Our Law School does provide some support - in essay writing, research skills, and this week in revision - and the University does have a specialised Unit that supports those who have specific problems - such as language difficulties or learning disabilities.  But, these things aren't available routinely to all undergrads, and certainly the University can't afford to provide this for each and every student.  In addition, the student needs to recognise the need in themself, and have the confidence to ask for assistance.  Clearly, given the state of funding of education, we can't afford to provide the kind of tutorial system experienced in the Oxbridge colleges in the past, nor can we afford the kind of support that I enjoyed when I was at teacher training college in the 1980s, but can we afford not to address this very basic problem?  Not if we're going to turn out young people who are truly ready for the next stage in their career, in my opinion.

The work they do in the first year at this Uni is graded, but so long as you pass your modules and proceed to the next stage, the marks that students attain do not affect the class of their degree.  So, if you're imaginative, you can use that time, as I did, to test yourself, and see how you need to work within the atmosphere of Higher Education.   However, I'm pretty sure that the majority of 19 year olds see this more as an opportunity to find out how much they can drink, and stay up late, and test the ways in which they can now live as young adults, and that the class of their degree is the last thing on their minds!

I think that the first year is the obvious time to load some very basic skills into these young people.  They don't have that much contact time, so it would seem sensible to teach them some project management, some essay writing skills, how to reference their essays, and how to use the spell check in MS Word.    We need to teach them some formal methods of dealing with the stresses that they're going to encounter in their university career (that doesn't involve the application of alcohol or other mood changing substances), but most of all, we need to teach them how to plan their time.  We might even see a higher standard of written work if we were to do that.

But, I doubt it'll happen until I'm in charge.

I'm feeling smug and relieved.  I've finished the draft plan for the next chapter.  Huzzah.   Just have to write the damn thing now...

Saturday, 2 April 2011

Good grief - whatever next? Night follows day, perhaps?

I think I should file this particular story under 'stating the bleeding obvious'.

Yes, I'm sitting in my office at Uni on a sunny Saturday afternoon trying to concentrate on planning a revision session due to take place on Monday.  My displacement activity thus far consists of trawling the net for anything that might conceivably be described as 'research'.  So far I've bought a t-shirt, placed a sniping bid on a handbag on eBay, have read 10 blogs, all the newspaper web sites, and the BBC. 

I'm also being distracted by a couple of undergraduates outside my office window playing with one of those balls that screams when you throw it.  I'm entertaining homicidal thoughts.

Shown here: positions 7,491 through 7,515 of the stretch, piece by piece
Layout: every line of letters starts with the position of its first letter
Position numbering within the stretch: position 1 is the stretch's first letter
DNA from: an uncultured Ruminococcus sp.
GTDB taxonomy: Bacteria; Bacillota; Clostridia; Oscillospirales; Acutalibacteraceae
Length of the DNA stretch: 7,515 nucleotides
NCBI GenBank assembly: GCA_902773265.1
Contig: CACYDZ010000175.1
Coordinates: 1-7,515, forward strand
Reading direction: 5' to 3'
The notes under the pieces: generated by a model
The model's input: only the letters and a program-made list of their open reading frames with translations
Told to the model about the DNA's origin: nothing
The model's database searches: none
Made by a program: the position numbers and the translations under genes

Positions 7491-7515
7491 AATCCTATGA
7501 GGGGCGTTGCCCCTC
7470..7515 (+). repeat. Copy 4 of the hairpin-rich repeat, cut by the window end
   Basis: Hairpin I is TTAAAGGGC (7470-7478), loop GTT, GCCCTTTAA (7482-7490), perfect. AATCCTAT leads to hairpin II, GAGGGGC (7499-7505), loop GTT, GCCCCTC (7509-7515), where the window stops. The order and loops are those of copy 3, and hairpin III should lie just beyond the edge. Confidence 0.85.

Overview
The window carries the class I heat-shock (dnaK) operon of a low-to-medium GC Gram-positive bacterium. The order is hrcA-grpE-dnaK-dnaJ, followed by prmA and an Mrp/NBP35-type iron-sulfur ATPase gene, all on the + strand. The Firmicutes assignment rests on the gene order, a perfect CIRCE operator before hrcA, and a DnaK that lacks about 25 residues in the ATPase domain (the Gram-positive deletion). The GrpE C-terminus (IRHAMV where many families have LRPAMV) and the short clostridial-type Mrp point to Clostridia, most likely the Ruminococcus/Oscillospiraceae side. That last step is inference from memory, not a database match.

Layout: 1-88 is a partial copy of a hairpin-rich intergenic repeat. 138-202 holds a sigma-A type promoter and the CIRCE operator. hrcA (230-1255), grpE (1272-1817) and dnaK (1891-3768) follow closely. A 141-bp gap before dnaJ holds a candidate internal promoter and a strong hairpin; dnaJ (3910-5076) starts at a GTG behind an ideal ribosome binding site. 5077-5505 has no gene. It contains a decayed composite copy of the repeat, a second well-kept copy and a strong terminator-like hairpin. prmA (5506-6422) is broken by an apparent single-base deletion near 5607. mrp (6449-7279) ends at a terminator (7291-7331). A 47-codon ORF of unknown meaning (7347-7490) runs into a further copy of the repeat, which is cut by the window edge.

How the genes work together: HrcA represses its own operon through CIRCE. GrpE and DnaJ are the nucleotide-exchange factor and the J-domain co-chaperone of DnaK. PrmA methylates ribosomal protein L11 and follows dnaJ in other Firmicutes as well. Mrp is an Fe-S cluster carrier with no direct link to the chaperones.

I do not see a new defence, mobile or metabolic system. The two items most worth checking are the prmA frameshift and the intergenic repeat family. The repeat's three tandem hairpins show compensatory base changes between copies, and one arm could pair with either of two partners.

I think that it would be fair to say that it's not going swimmingly well...

Friday, 1 April 2011

My leg still hurts....

It's been more than four weeks now, and I'm still suffering from that damn quad strain.  This is not good. 

It's partly my own fault, I know - I'm desperate to get back into the gym and onto the treadmill because I can feel my fitness levels dropping, and I'm concerned not to put back on the weight that I'd lost.  So, each time I go to the physio, I have a discussion whether or not I can exercise, and each time I try a session too much, too soon.  He's reasonably happy for me to do box-fit as that mostly works on the upper body and core - which is something - at least I still get to throw punches at Em - but I've been pushing my luck by trying to run before I can walk without a limp.

I feel like such a wimp - I know that there are people whose pain is far worse and far more long-lasting than mine.  But, I'm finding this really wearing.  Every morning at about 02:00, the muscles in my leg go into spasm and wake me up.  There are times during the day when I think  "ooh, the pain's gone", and then I trip over something or twist my leg or do something as daft as walk downstairs and the bloody daggers are back again.

But, as always, there's a silver lining to this cloud.  Yesterday evening on the way home from Unitown, I dropped into the local supermarket to stock up on salad (and, that's another thing - salad's really boring to eat....), and on the way out of the shop I was enjoying the fact that my leg didn't hurt.  A smile was playing on my face, until I tripped over the kerb and twisted the leg again.  The pain must have showed on my face, as a passing man stopped in concern and asked "you alright babes?" 

This actually cheered me up.  We spend so much time despairing about the state of the world in which we live, and we focus on the negative in our lives.  But this random passer-by took the trouble to ask after my welfare.  That's wonderful.  And, in our part of the south east in Seasidetown and the surrounding area, it's not that unusual.  One of the reasons that I like living down here is the fact that the people are so nice.  But, it doesn't do any harm to remember it.

Oh well.  Back to the freeze spray and the exercises from the physio.  I'm going to try to be grown-up and actually stay off the injured limb until it's properly better now.